Attendance Allowance is paid at two rates: Lower and Higher. 

The lower rate is for people who need attention or supervision during the day or night, and the higher rate is for people needing attention or supervision during both day and night.  

During the night the attention needs to be repeated (more than once) and/or prolonged (lasting for about 20 minutes or more each time attention is needed).


But what if I live alone?  Do I still qualify for Attendance Allowance?

If you live alone don’t worry.   You can still qualify for Attendance Allowance.  If no one currently helps you day to day, don’t worry you can still claim for Attendance Allowance.

When you are filling in your application form, you need to explain how having someone to help would make things easier, perhaps less painful or not as time consuming. 

Remember as well that if you get tired or breathless doing something during the day mention it. If it takes you a long time to do things, mention them too.

If you need or want any help to complete the Attendance Allowance form, contact us. We can help with the form.


What happens after I fill in and send off the Attendance Allowance Form?

So you’ve made your claim and you get a letter telling you what the DWP has decided. If you are happy with the decision, that’s the end of it. However, check to see what date your award ends - about 6 months before the end date you should receive a set of forms to claim again. Very often, however, awards are made for “life” with no end date.

What happens if the DWP refuse my Attendance Allowance application?

If the DWP refuse your application, you have one month to do something about it. This “one month” runs from the date on the letter you receive, not the date you get it. For example if the letter is dated 15th March your one month ends on 14th April.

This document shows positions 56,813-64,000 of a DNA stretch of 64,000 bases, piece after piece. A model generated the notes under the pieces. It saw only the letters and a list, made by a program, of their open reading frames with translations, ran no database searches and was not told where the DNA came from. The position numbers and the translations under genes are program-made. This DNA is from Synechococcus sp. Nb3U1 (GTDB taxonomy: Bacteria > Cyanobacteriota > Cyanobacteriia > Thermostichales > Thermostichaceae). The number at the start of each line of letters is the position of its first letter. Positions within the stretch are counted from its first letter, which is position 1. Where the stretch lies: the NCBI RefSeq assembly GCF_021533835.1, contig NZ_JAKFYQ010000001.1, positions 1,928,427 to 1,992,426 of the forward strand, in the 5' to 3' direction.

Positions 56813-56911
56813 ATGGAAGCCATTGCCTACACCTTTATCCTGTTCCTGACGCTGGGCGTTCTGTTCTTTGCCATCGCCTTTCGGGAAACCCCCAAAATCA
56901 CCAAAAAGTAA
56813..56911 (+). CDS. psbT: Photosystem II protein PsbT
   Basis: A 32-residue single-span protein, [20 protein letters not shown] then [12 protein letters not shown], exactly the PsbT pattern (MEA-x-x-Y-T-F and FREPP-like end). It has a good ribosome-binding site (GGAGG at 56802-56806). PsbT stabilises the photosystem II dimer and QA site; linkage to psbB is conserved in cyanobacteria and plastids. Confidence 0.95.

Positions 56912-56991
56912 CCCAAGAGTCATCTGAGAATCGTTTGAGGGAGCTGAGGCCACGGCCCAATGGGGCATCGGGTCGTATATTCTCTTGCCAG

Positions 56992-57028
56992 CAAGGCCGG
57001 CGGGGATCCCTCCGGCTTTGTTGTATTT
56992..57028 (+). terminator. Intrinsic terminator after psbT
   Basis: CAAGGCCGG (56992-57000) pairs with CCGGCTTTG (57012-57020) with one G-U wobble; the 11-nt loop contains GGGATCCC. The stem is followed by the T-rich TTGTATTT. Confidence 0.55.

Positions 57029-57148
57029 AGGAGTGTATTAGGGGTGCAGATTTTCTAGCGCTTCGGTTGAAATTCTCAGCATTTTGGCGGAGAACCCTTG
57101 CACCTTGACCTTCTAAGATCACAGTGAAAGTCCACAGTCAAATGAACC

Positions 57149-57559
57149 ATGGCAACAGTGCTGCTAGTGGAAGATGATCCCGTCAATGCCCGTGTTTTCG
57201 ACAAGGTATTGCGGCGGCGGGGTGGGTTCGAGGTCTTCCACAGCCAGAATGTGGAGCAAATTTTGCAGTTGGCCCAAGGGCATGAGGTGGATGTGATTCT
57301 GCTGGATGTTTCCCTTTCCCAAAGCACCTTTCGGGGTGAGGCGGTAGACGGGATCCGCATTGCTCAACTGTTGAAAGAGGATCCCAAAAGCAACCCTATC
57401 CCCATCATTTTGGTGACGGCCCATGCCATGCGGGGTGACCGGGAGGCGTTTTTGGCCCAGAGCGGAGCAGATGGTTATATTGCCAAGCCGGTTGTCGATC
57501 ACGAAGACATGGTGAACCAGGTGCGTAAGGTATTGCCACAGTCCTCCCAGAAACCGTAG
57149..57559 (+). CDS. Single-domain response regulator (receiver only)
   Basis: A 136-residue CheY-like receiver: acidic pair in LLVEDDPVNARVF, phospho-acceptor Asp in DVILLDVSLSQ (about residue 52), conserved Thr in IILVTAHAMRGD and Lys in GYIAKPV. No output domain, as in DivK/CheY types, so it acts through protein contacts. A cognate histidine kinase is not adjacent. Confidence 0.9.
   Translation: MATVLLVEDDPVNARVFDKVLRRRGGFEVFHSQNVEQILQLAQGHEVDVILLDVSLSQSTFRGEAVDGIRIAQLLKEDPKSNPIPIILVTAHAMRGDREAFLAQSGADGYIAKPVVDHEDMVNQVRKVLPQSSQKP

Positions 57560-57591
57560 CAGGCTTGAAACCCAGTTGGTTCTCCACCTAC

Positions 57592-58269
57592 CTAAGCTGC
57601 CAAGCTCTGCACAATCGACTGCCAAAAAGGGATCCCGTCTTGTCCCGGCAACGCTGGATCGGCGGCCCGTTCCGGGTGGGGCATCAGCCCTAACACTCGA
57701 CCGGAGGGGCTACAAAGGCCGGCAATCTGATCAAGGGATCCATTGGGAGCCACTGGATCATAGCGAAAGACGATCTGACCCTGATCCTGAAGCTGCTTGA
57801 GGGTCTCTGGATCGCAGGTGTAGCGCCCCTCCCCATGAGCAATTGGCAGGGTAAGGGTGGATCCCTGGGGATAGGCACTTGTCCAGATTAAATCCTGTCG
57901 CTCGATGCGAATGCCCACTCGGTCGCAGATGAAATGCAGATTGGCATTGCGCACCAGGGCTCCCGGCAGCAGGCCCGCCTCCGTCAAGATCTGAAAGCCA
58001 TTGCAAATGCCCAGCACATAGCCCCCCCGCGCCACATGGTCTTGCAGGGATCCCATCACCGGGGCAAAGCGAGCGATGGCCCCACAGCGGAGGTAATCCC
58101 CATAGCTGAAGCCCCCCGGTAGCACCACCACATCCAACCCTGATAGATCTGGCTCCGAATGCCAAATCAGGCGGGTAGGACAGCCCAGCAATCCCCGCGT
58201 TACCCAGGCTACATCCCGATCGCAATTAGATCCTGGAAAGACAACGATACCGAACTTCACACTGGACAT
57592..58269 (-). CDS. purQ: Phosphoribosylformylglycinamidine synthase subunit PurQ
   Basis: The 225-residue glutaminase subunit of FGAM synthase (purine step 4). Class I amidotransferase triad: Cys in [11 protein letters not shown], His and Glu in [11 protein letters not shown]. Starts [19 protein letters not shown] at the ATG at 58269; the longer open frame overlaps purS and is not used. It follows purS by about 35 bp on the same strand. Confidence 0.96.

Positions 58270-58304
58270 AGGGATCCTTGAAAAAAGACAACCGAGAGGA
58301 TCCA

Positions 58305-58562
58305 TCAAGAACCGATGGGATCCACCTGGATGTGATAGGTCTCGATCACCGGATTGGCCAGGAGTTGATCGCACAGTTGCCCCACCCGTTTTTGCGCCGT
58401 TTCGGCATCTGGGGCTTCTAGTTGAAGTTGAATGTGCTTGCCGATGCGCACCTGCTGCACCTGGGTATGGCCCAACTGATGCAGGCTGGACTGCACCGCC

The first step is to ask for a ‘reconsideration’. There are some things to consider with this ‘reconsideration’. If you have not been awarded the Allowance, then you have nothing to lose. 

However, say you have been awarded the lower rate and you feel you should have the higher rate. What can you do? Again you have the 1-month time limit. 

You can say you are happy with the award you have been given but feel you should have been given the higher rate. The decision maker at the DWP is not bound by this - he or she can look at what you have been given and you could end up with nothing. So there is a risk.  

We can help you with all of this. We help people with Attendance Allowance reconsiderations all the time and have a lot of experience with reconsiderations and appeals processes.

Unfortunately, not many award decisions are actually changed by the reconsideration process. However, after a reconsideration, you then have the option to appeal anyway. We always recommend an appeal.